more about Adaptive Conjoint Analysis
data collection and analysis was introduced to the market
research community in the mid-1960s. It was based on academic
work in psychometrics conducted at Bell Labs, Princeton, Univ.
of North Carolina and other institutions.
of conjoint data collection is that by asking respondents
to state their preferences among alternative products that
systematically vary in their features, researchers can "discover"
each respondent's underlying "utilities" for product features.
A typical conjoint data collection procedure in the '70s and
'80s would be to design 30 or more cards, each representing
various collections of product features. Respondents would
sort the cards from most to least desirable. From the rankings,
each respondent's utilities can be calculated.
respondents to "trade off" product features for each other,
conjoint data collection provides more realistic guidance
for product development than simply asking for importance
is Adaptive Conjoint?
Conjoint Analysis (ACA) is a "hybrid" data collection technique
that combines self-explicated importance ratings with pair-wise
trade-off tasks. The ACA algorithm was programmed by Rich
Johnson of Sawtooth Software, Inc. (SSI) in 1985. It has worked
quite satisfactorily on DOS computers ever since.
the virtue of allowing for relatively larger conjoint designs
than could be handled by other conjoint methods. It does this
by first asking respondents for explicit importance ratings
(the "priors" section), followed by trade-off tasks that only
include those attributes and levels each respondent rates
as most important. Thus, the interview is tailored to each
the relationship between Conjoint Online and Sawtooth Software,
Conjoint Online re-programmed the interviewing module of ACA
so that it would work in an Internet environment. The conversion
was based on the C source code for ACA's interviewing module.
Conjoint Online doesn't sell software, but provides
the conjoint application to users who don't want to purchase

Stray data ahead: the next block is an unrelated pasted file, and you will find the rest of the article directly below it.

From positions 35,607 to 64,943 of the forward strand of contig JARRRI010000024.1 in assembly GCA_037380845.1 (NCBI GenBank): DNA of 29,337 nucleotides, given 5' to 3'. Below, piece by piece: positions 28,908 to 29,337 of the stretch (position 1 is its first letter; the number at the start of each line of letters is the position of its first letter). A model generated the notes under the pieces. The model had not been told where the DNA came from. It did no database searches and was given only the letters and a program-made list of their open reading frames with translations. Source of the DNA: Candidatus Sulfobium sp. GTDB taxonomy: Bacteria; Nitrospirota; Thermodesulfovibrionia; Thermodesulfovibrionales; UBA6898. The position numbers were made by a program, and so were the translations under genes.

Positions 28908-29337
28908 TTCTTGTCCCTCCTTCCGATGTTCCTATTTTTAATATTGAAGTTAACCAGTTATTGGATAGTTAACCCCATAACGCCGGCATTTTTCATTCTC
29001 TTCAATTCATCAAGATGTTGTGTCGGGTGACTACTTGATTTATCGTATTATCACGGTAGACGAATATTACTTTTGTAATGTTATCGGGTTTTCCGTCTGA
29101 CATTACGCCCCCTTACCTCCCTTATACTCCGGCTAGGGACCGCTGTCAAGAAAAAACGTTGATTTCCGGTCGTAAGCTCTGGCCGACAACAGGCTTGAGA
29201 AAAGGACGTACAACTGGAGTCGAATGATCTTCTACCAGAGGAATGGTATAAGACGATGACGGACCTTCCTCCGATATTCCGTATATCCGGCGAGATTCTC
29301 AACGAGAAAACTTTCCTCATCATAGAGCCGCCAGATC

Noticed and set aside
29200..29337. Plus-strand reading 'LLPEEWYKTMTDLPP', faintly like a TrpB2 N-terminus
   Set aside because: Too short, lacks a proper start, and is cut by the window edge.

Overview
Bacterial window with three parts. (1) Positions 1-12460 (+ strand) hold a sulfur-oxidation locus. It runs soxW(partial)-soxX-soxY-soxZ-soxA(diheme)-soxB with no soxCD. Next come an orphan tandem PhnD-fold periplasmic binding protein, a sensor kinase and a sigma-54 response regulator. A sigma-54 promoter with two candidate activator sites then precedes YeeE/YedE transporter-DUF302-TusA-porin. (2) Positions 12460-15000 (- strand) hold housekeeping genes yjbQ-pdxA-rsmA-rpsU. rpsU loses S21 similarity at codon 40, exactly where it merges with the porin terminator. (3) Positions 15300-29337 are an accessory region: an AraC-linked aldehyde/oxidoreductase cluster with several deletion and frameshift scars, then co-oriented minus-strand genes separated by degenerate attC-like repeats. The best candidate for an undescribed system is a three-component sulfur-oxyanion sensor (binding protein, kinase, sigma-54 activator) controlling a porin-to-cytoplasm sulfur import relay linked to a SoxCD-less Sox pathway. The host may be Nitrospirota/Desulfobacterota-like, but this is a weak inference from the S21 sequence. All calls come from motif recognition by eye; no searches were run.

the ACA software or who don't want to install and maintain
it on their web site. Conjoint Online also provides support
services, including free pretesting, so that users can enjoy
the benefits of conjoint quickly and at low cost.
the Conjoint Online implementation of ACA the same as SSI's?
Online produces identical results -- because it uses the SSI
algorithm. However, SSI's ACA has many features that are infrequently
used. As users need some of the esoteric features, Conjoint
Online has added them.
Conjoint Online has introduced an option to the ACA algorithm
that makes it more suitable for situations where individual
feedback is important. In the original ACA algorithm, reversals
could occur in unimportant attributes. For example, if you
had a slight preference for a blue over a black car, during
the pairs section, ACA can sometimes become confused and think
you prefer a black car. ACA might then ask you whether you'd
prefer a blue car at a lower price to a black car at a higher
price. Since you prefer blue to black anyway, you might think
the computer slipped a cog. As this can be confusing to respondents,
Conjoint Online has an option to prevent reversals from occuring.
reversals don't matter much if you are doing aggregate analysis
(grouping respondents). However, if you want to present a
respondent's results back to him/her, prohibiting reversals
can be useful.
of Individual Level Analysis
Candidates with Job Openings
(Man Jit Singh and Sam Kingsley, Sawtooth Software Conference,
demonstrated how ACA is being used on the Web in matching
potential job candidates with job openings. Sing and Kingsley
are the first to develop a Web-enabled version of ACA based
on Sawtooth Software's underlying code. To date, hundreds
of thousands of applicants have completed their ACA survey
on job preferences on the Web.
to the authors, "the job search and recruiting business has
traditionally relied on the 'telephone tree'", followed by
a detailed review by senior associates, follow-up interviews,
offers and counter-offers. By collecting much information
up-front in a standard survey, followed by a more detailed
assessment of the tradeoffs (ACA) each applicant makes regarding
compensation and other job-related elements, a large number
of applicants can be sorted through efficiently.
the level of analysis is at the individual, part worth reversals
can be problematic. While ACA generally results in fewer reversals
than other conjoint methods, they still can occur. Simply
averaging and "tieing" procedures are one suggested remedy.